The trifecta: Big bears, big fish and big trees

May 21, 2019 | Blog, Economy, Environment, Governance | 4 comments

A few months ago, I wrote on the whiteboard in my office boardroom “big bears, big fish and big trees.” Those words have been there ever since. They are three world-famous icons of British Columbia.

In a previous post, I said that we are still acting like a resource colony. My critique of our decision-making process is that we have a culture in our province that the bountiful natural resources that bless our lands and oceans exist a) for the benefit of humans and, b) for the benefit of some other foreign or corporate interest.

Strip it and ship it!

When Europeans showed up in boats on the west coast of North America and established a presence here, corporations such as the Hudson’s Bay Company began extracting wealth from “their” newly found territory. Forestry, mining, fishing and agriculture are the foundational industries of our province. It took little time for European settlers to begin stripping and shipping the wealth on behalf of, and under the authority of, the British Crown.

There is a perspective that trees, fish and wildlife, minerals and any other natural resources that we could possibly derive value from exist solely for human use. While it might be a gross over-generalization, this perspective is not shared by the Indigenous people in North America. Certainly not the W̱SÁNEĆ where I am from. These “resources” bless us with their utility, they are not our entitlement.

Big time!

In my initial meetings with legislative staff back in 2017, they asked me what my priorities are. “Big bears, big fish and big trees,” I said. “It’s my trifecta!”

I am proud of the B.C. Green Caucus role in advancing these issues over the last 24 months. Grizzly bears have more protection from trophy hunting than now than they have for many years. The issues around wild salmon was no where on the provincial radar at the beginning of the 40th Parliament and our work has been a critical force in elevating its prominence once again. This includes a $140 million fund to support the efforts to protect this critical species. Finally, we have begun our concerted effort to protect the ancient, giant trees in British Columbia.

While it’s not a bad idea to stop and celebrate the distance we have come, it must be done with the understanding that we have a long way to go!

It’s a big deal!

There have been a few attempts on social media to pass this work off as simply environmental activism. I have no problem with being a leader in environmental action. I’m proud of our work on behalf of these species critical to our province. However, it is far more than a monolithic stance for environmental values. There are social and economic issues as well. The cost of degrading our environment, increasing impacts of storms, weakening the social fabric and well-being of our people and communities are all substantial concerns. In addition, it is a mistake to underestimate the economic opportunities of tourism for bear viewing, ancient forest visits and sport fishing. Finally, to make the most of the limited resources we have access to, we should be rapidly moving to diversified, value-added manufacturing sectors founded on innovation.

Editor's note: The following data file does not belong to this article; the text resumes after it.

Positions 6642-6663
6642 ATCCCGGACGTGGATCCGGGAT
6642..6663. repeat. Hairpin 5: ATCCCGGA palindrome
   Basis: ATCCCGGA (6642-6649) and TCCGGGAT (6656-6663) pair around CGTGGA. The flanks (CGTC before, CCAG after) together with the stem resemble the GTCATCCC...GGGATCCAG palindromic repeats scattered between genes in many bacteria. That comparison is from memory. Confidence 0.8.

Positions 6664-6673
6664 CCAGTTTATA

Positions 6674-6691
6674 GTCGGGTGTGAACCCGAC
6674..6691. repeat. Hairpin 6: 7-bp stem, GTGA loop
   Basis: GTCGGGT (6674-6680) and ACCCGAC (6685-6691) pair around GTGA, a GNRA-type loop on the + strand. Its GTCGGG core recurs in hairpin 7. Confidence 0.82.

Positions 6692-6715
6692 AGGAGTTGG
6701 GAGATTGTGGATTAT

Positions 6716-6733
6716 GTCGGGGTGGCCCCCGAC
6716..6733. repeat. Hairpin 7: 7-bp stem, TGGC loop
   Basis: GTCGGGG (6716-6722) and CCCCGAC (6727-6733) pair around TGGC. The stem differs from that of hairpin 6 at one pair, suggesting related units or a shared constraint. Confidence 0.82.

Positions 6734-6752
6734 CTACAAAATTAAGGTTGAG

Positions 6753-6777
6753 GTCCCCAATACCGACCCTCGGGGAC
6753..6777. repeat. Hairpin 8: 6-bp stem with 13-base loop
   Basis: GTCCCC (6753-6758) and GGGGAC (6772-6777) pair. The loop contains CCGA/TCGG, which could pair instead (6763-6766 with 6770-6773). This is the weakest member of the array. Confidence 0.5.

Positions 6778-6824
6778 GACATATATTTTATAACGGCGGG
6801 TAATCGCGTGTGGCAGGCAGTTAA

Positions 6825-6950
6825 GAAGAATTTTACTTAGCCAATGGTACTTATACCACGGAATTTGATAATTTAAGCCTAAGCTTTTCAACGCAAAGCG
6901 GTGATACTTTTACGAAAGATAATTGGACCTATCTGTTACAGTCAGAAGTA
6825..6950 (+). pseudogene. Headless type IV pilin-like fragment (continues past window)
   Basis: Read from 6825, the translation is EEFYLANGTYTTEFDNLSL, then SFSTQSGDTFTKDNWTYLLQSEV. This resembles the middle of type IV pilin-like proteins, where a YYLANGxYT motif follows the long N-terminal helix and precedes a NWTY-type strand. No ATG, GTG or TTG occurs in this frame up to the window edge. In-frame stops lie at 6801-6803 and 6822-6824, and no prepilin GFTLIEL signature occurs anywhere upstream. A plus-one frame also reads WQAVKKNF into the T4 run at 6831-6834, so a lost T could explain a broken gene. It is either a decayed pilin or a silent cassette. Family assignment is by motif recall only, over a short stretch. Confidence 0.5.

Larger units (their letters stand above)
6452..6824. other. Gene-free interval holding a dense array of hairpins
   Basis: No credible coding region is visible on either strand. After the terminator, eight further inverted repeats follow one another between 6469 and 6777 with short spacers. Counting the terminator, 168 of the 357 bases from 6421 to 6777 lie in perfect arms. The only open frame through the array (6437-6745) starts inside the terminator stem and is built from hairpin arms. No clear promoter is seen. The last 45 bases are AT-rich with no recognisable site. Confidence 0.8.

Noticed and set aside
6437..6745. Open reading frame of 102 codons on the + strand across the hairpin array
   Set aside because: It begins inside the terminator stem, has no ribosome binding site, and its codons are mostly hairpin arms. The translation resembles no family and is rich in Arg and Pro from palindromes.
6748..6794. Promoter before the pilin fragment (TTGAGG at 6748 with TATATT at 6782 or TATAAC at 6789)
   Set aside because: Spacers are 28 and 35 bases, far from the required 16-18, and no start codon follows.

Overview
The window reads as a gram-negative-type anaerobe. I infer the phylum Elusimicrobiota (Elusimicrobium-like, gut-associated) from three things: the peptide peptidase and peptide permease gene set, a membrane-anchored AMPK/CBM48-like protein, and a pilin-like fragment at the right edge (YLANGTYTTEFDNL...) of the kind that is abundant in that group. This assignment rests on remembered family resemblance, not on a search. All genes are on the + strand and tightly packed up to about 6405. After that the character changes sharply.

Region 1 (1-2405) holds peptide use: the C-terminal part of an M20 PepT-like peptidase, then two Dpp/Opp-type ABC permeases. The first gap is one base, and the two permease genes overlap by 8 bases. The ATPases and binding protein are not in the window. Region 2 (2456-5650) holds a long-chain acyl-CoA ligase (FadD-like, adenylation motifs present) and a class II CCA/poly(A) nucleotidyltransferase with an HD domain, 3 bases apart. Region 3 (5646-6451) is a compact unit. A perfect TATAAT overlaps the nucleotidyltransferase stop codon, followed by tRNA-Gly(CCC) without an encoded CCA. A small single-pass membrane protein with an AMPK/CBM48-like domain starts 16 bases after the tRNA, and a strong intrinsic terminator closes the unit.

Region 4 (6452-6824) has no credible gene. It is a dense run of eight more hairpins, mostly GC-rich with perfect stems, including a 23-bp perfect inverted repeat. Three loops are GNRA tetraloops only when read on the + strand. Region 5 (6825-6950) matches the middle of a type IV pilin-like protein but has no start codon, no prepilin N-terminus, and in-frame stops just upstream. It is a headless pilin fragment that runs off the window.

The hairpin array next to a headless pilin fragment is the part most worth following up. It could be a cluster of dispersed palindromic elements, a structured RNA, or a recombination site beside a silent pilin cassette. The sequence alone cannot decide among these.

It’s time to change the culture in British Columbia. These resources do not exist solely for our economic benefit. They are part of an inter-connected web of biodiversity. Our survival requires the biodiversity to remain intact. The colonial approach of our past is not sustainable. Balancing the environmental, social and economic needs of our province will require a shift in our cultural paradigm away from extracting and exporting.  Embracing the economy that got us here is easy and politically safe. Tinkering around the edges will not be enough, what we need is a transformative vision with a thoughtful, organized and well-designed transition to support people and communities.

Image by skeeze from Pixabay

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  1. Bill F Foster

    Well balanced points

  2. esther muirhead

    The natural world has intrinsic value; belonging to the universe not humans. Old-Growth Forests are rich, diverse and holistic communities full of intelligence. Human access to wild places is a privilege not a right. We are responsible for saving the fragments that are left.

  3. Patti King

    Just a quick comment on your article, I am in awe of how articulate, well versed and of knowledgeable you are , but you have put into such eloquent words the same thoughts I have had…so well done I am glad your words are being shared…..

  4. John Marriott

    Really great to see an MLA that “gets it”. Could not agree more. Thanks for standing up for our wildlife and wilderness Adam.


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